After Karl's death, Vyšehrad was primarily a priestly town, in which over 100 clergy looked after around ten or more sacred rooms. In 1420 the castle and immunity were conquered by the Hussites and almost all buildings were destroyed. In the 15th century, the "free town on the Vyšehrad hill", mostly inhabited by small craftsmen, was established. With the Counter Reformation , the area fell back to the Chapter in 1620 and there were increasing differences with the established residents.

After the militarily obsolete castle complex was badly damaged in an attack by the Swedes in 1648, it was expanded into a baroque fortress in 1654–1680 . For the vast hills of brick masonry and the heavy corner bastions , which are named after saints, the population was displaced and demolished buildings. The fortress was abolished in 1866 and soon afterwards annexed Prague as the sixth district. In 1911 it was largely razed. Among other things, it was the main setting in the framework novella Innocens (1865) by the Austrian writer Ferdinand von Saar .

As early as the end of the 19th century and between 1924 and 1935 and in the second half of the 20th century, intensive archaeological research was carried out here, during which some secular and sacred buildings of the Romanesque and Gothic royal courts were discovered and made visible.


Vyšehrad tunnel

Vysehrader tunnel

The tunnel is a road tunnel and runs through the Vyšehrad rock. The opening was on December 11, 1904. A tram line has also run through the tunnel since 1910. A narrow footbridge with a width of 1.30 meters runs along the west side of the tunnel, separated from the roadway. Although the tunnel is very short, it is a very important traffic junction that enables transport along the right bank of the river between New Town and Podolí. In the event of the tunnel being closed (e.g. in 1975 from March to July 1982 and November 2008), in addition to wide diversions via Pankrác and Smíchov, public transport ships are required.

Collegiate monastery St. Peter and Paul

St. Peter and Paul Church
Towers of the St. Peter and Paul Church

The St. Peter and Paul Church (Kostel sv. Petra a Pavla) was founded in the 1070s under Vratislav II as a collegiate church of the Vyšehrad chapter . At the same time, it served as a burial church in which four Premyslid dukes were buried. The Romanesque stone sarcophagus from the 11th century or around 1100 with a characteristic round-arched frieze , the so-called tumba of St. Longinus , is probably the burial place of a Přemyslid duke. Remains of the originally Romanesque three-aisled basilica have been preserved in the south-west corner of today's church, and large parts of it were also documented during the excavations. In the following years the church was enlarged several times and renovated in the early Gothic style after a fire.

Under Charles IV, the conversion to a three-nave church with side chapels began in 1364-1369, which was not completed until the beginning of the 15th century. Only the side aisles and the chapels are left of this building, as the church underwent numerous changes in the Renaissance and Baroque periods. From 1575–1576 a new choir and later the sacristy were added, and in 1678 the free-standing early baroque bell tower was built. 1709–1729, Franz Maximilian Kaňka replaced the Gothic vaults with baroque ones and blinded the baroque "undulating" front. The current appearance is mainly due to a neo-Gothic redesign by Josef Mocker in 1885–1887 ; the dominant double tower facade was not added until 1902–1903. The decoration on the facade and the interior also date almost exclusively from this period.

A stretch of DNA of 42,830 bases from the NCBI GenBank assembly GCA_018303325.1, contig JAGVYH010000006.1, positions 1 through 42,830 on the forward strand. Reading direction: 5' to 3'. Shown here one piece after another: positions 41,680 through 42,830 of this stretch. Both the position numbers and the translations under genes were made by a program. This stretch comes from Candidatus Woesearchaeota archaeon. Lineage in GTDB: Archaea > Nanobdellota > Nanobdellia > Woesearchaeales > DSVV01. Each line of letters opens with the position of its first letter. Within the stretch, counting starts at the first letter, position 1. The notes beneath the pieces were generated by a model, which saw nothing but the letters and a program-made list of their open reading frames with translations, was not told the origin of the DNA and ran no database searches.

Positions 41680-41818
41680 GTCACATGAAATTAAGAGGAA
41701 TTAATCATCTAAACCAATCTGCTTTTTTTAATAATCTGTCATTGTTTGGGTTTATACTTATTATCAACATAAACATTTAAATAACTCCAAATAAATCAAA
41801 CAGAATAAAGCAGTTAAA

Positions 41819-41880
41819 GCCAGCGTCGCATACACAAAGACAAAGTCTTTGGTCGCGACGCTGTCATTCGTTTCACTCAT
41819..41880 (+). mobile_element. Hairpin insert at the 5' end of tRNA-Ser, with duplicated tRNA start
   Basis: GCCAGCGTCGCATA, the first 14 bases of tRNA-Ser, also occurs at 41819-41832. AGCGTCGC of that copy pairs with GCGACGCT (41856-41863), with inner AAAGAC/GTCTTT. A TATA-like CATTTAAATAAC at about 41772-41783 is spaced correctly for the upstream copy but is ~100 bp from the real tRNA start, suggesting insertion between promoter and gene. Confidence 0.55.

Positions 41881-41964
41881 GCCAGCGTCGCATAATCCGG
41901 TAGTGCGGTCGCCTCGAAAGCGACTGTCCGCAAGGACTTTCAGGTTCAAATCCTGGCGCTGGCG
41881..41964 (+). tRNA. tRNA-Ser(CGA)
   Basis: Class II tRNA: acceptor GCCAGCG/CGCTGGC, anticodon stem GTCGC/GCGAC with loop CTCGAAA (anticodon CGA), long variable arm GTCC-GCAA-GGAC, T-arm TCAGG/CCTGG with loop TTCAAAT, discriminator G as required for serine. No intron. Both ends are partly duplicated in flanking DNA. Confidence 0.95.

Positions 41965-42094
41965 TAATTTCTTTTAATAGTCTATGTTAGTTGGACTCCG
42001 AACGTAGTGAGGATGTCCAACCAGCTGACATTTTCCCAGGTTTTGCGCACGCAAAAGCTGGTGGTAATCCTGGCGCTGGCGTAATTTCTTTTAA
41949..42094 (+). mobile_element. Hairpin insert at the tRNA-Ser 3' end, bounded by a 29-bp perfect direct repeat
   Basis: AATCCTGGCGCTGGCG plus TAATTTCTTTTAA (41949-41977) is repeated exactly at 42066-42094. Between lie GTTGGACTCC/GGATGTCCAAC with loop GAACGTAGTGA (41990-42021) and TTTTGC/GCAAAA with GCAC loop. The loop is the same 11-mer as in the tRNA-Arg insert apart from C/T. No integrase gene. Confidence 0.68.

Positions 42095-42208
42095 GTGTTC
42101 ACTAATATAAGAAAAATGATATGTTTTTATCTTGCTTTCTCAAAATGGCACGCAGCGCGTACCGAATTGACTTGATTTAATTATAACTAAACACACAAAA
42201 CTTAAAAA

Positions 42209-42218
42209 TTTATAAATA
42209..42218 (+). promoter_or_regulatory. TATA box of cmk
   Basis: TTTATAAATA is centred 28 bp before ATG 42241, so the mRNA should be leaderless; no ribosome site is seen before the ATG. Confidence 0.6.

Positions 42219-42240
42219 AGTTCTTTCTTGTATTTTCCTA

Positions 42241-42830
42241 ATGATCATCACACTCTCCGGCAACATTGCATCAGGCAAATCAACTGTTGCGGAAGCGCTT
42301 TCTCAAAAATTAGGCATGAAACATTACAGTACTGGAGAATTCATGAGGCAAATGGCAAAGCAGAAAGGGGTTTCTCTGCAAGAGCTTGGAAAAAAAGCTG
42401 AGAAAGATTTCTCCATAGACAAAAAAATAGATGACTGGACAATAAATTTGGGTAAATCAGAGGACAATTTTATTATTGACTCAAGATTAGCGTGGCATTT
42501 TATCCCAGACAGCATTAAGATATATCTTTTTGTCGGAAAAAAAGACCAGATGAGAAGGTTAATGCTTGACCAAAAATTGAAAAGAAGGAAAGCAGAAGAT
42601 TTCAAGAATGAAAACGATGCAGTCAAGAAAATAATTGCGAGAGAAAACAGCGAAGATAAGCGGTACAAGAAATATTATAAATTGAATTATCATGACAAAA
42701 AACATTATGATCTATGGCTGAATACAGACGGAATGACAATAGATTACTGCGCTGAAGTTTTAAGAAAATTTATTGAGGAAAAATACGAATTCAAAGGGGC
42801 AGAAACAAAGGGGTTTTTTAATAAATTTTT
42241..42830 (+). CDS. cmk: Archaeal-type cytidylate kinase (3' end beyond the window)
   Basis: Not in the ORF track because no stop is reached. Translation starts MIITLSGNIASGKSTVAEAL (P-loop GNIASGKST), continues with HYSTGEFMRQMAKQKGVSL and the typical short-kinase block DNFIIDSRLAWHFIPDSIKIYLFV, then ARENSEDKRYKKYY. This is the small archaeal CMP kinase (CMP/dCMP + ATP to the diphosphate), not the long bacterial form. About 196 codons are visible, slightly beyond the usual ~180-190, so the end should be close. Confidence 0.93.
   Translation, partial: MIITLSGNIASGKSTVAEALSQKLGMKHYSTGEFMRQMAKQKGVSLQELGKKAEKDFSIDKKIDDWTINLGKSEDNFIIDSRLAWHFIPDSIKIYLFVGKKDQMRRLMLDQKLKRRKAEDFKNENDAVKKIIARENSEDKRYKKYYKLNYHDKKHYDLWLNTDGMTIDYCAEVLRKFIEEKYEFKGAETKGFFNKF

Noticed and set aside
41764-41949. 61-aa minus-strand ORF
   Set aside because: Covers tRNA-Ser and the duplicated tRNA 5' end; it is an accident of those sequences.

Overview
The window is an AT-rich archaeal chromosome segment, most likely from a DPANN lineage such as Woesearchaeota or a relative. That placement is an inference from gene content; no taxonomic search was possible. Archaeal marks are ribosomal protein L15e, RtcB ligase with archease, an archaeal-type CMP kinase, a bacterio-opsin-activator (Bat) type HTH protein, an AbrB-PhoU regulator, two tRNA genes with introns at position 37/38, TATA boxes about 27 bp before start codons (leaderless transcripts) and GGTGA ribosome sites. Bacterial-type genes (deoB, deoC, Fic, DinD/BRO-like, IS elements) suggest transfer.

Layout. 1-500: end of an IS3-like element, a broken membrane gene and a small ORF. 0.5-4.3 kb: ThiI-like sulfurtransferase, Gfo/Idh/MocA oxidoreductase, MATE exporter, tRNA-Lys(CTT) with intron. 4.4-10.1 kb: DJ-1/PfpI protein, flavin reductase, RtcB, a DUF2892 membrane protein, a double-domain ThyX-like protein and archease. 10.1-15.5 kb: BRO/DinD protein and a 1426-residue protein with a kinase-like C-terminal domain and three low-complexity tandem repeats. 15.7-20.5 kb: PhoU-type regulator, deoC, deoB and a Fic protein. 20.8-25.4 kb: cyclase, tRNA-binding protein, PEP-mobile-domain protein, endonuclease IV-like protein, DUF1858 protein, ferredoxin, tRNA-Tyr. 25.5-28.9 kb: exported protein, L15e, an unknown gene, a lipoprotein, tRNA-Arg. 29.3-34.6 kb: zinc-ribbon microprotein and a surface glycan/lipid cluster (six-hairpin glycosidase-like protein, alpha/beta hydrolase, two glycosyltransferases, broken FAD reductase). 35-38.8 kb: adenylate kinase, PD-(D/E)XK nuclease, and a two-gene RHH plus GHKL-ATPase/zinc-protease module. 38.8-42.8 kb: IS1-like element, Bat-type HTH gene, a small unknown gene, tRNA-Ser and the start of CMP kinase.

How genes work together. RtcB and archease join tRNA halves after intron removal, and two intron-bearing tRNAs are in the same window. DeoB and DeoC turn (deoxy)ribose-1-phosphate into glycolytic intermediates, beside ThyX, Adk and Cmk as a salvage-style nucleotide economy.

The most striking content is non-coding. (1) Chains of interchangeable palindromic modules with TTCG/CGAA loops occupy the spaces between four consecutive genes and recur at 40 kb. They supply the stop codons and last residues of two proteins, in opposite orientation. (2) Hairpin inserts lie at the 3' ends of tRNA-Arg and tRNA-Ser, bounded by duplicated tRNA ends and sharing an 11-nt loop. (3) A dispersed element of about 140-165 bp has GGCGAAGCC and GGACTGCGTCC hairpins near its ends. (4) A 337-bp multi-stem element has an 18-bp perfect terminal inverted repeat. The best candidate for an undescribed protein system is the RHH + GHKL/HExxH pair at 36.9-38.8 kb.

A special piece of equipment is a Gothic panel of the Virgin Mary from around 1360, the so-called “Vyšehrad Madonna” or “Rain Madonna”. She was used to pray for rain in processions in times of drought. It was donated by Charles IV or Archbishop Johann Očko von Wlašim (Jan Očko z Vlašimi) . The picture is painted with tempera on wood (canvas) and after the circumcision is 58 by 43 cm above and below. It belongs to the type of Madonna "Galaktotrophusa" and shows the breastfeeding Mother of God.

Vyšehrad cemetery

Vyšehrad cemetery
Chapel of the Virgin Mary at the entrenchments
New provost house

Adjacent to the church is the Vyšehrad Cemetery (Vyšehradský hřbitov) , the most important Prague cemetery, where the composers Antonín Dvořák , Bedřich Smetana and Rafael Kubelík, as well as the poet and journalist Jan Neruda , also found their final resting place great Czech opera singer Ema Destinová her final resting place. It was created as a national burial site in the 1870s. In the center is the Slavín from the years 1889-1893, the common crypt of honor of the deserving personalities of the Czech people (including Alfons Mucha or the scientist and inventor František Křižík ).

Chapel of the Virgin Mary at the entrenchments

The Chapel of the Virgin Mary at the Schanzen (Kaple Panny Marie v hradbách) is a pilgrimage site from the mid-18th century for the sculpture of the Virgin Mary of Loreto (today in St. Peter and Paul) . The church was closed by Joseph II in 1784 , but was re-consecrated almost a century later.

The Church of the Beheading of Sts originally stood right behind the chapel on the slope of the Nusle valley . Johannes , a two-aisled hall church from the late 14th century. After the devastation by the Hussites, their remains were also removed by building the fortress.

Old and New Propstei

The Old Propstei (Staré proboštství) was built in the first half of the 18th century and still shows fragments of old frescoes.

The New Propstei (Nové propoštství) is a neo-Gothic building from 1872.

Saint Martin's Rotunda

St. Martin's Rotunda

The Martins Rotunda ( Rotunda sv. Martina ) is the oldest rotunda in Prague, which was probably built in the 11th century. The church, which has meanwhile been profaned, was renovated in the 19th century and decorated with wall paintings showing motifs from the Vyšehrad Coronation Code.